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As Disney’s Magic Kingdom prepares to enter the Middle Kingdom, China’s richest man has geared up to do battle with Mickey Mouse for the hearts of the country’s children — and their parents’ wallets.
Wang Jianlin, billionaire real estate tycoon and chairman of the property and entertainment conglomerate Dalian Wanda Group, is wagering that his $3bn investment in a new children’s theme park will draw a newly flush middle class through its gates in big numbers.
Wanda City, a leisure resort that opened late last month in Nanchang, southern China, is banking on its ability to satisfy local tastes. It opened to a ceremony of dancing lions and obligatory speeches from local party chiefs. Attractions include China’s tallest and longest rollercoasters, and a mall designed to evoke a Chinese tea-set.
Disney, the world’s largest entertainment company, meanwhile is also betting on the new thirst in China for leisure activities. The US company’s first Disneyland resort in mainland China opens in Shanghai on June 16 — a Rmb55bn ($8bn) joint venture with three government-owned companies.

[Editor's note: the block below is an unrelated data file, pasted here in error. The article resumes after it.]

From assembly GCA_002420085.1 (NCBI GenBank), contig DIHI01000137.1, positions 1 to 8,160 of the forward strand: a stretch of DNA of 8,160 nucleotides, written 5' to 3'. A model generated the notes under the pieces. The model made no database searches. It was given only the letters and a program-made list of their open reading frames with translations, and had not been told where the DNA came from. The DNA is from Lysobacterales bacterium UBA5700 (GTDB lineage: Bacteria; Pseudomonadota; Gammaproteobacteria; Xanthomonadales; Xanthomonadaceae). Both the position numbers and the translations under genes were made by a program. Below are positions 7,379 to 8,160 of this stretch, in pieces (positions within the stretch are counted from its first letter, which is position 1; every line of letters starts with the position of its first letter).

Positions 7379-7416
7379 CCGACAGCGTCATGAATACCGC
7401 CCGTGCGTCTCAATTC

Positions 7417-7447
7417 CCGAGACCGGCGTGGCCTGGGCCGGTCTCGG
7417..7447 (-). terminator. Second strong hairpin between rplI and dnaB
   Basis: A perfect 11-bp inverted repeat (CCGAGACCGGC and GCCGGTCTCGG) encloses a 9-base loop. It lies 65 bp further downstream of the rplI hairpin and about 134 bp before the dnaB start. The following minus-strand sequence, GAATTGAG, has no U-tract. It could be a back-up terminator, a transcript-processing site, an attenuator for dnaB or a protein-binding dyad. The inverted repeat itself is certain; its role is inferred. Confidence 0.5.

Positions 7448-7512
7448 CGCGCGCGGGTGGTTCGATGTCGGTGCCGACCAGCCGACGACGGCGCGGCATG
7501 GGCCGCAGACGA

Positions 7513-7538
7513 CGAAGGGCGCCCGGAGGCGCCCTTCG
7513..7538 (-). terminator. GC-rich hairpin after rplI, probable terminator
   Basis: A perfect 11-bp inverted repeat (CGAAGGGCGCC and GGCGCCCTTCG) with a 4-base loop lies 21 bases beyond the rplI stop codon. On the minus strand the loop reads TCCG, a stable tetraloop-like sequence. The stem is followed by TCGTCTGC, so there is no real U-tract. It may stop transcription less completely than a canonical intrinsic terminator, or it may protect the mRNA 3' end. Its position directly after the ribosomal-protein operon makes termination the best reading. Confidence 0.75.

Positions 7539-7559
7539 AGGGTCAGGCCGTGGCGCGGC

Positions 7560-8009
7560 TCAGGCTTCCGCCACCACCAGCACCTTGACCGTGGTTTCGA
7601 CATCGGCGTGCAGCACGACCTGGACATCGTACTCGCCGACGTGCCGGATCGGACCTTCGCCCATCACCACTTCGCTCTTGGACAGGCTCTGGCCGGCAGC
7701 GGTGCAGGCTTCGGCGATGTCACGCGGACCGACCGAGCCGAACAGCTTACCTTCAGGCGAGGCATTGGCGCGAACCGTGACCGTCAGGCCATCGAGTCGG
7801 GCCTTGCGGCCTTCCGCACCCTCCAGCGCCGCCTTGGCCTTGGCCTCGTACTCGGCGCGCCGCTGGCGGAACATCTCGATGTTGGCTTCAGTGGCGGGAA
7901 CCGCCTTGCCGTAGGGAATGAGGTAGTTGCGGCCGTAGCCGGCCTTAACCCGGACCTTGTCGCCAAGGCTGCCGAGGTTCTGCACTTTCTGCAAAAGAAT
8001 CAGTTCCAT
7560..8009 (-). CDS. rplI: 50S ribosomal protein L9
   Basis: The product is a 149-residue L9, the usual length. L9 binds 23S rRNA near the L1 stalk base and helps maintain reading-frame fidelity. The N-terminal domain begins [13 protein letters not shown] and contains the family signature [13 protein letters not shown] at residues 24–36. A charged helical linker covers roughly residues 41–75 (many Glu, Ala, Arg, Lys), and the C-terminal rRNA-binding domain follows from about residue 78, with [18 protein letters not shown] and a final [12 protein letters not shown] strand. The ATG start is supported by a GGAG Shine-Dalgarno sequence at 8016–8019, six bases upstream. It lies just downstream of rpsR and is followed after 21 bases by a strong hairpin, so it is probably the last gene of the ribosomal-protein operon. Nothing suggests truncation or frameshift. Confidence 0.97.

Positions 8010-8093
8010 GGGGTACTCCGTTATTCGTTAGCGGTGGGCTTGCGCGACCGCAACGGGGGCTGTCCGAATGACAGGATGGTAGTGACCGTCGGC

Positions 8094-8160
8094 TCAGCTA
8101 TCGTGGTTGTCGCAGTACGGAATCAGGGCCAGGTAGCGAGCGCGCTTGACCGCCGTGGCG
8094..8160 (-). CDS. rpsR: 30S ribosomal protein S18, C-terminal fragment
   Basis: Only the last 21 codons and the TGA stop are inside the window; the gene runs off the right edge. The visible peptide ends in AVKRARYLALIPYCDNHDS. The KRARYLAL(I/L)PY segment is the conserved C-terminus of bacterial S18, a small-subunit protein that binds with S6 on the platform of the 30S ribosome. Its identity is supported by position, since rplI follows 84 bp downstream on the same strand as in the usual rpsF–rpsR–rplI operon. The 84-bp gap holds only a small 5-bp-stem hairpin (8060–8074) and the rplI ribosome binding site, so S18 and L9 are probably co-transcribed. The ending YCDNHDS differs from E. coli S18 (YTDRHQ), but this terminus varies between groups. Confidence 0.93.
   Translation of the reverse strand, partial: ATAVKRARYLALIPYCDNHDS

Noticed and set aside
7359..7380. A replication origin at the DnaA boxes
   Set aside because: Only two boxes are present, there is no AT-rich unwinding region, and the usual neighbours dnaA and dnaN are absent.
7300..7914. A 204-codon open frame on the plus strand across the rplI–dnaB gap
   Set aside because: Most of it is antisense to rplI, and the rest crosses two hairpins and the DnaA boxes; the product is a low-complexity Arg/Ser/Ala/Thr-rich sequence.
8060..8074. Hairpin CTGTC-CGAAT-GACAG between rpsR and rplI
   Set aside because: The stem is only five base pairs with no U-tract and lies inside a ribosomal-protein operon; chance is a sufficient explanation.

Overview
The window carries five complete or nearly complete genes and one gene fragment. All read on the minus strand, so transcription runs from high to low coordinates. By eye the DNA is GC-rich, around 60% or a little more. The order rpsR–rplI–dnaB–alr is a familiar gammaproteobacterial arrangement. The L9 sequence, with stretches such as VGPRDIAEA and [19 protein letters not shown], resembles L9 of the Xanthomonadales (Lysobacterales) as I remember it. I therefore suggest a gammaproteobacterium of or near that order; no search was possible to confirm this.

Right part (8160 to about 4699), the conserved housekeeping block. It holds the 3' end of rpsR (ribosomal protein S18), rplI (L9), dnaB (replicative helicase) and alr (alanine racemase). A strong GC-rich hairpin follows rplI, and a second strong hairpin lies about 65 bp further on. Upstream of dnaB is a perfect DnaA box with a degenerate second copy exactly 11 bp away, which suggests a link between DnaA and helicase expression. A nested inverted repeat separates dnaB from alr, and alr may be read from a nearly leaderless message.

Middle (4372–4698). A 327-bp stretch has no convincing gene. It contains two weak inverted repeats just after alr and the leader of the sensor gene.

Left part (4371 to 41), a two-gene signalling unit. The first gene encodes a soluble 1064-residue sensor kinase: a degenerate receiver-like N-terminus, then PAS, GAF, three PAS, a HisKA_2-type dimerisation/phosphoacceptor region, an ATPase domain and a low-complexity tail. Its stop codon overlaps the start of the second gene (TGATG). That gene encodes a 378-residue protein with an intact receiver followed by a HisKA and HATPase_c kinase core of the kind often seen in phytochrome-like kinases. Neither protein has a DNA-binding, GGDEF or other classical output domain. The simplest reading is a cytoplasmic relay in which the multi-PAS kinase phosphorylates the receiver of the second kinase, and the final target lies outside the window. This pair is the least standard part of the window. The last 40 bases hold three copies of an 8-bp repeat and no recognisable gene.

The US media conglomerate is banking on its international movie hits to attract impressionable youngsters and obliging parents. Its new park features attractions based on Pirates of the Caribbean and superhero pictures such as Iron Man and Avengers Assemble.
The US company is deploying its globally recognised characters, including Elsa and Anna from the 2013 hit Frozen, to draw visitors from across China, where per capita income has grown 20-fold in a generation.
But Mr Wang — with a fortune estimated by Forbes of $34bn — says he does not fear Disney’s formidable advantage in name-recognition and cartoon icons. His company plans to create a plethora of cheaper venues across the country to woo urban white-collar workers looking for a quick weekend day out rather than a blowout holiday.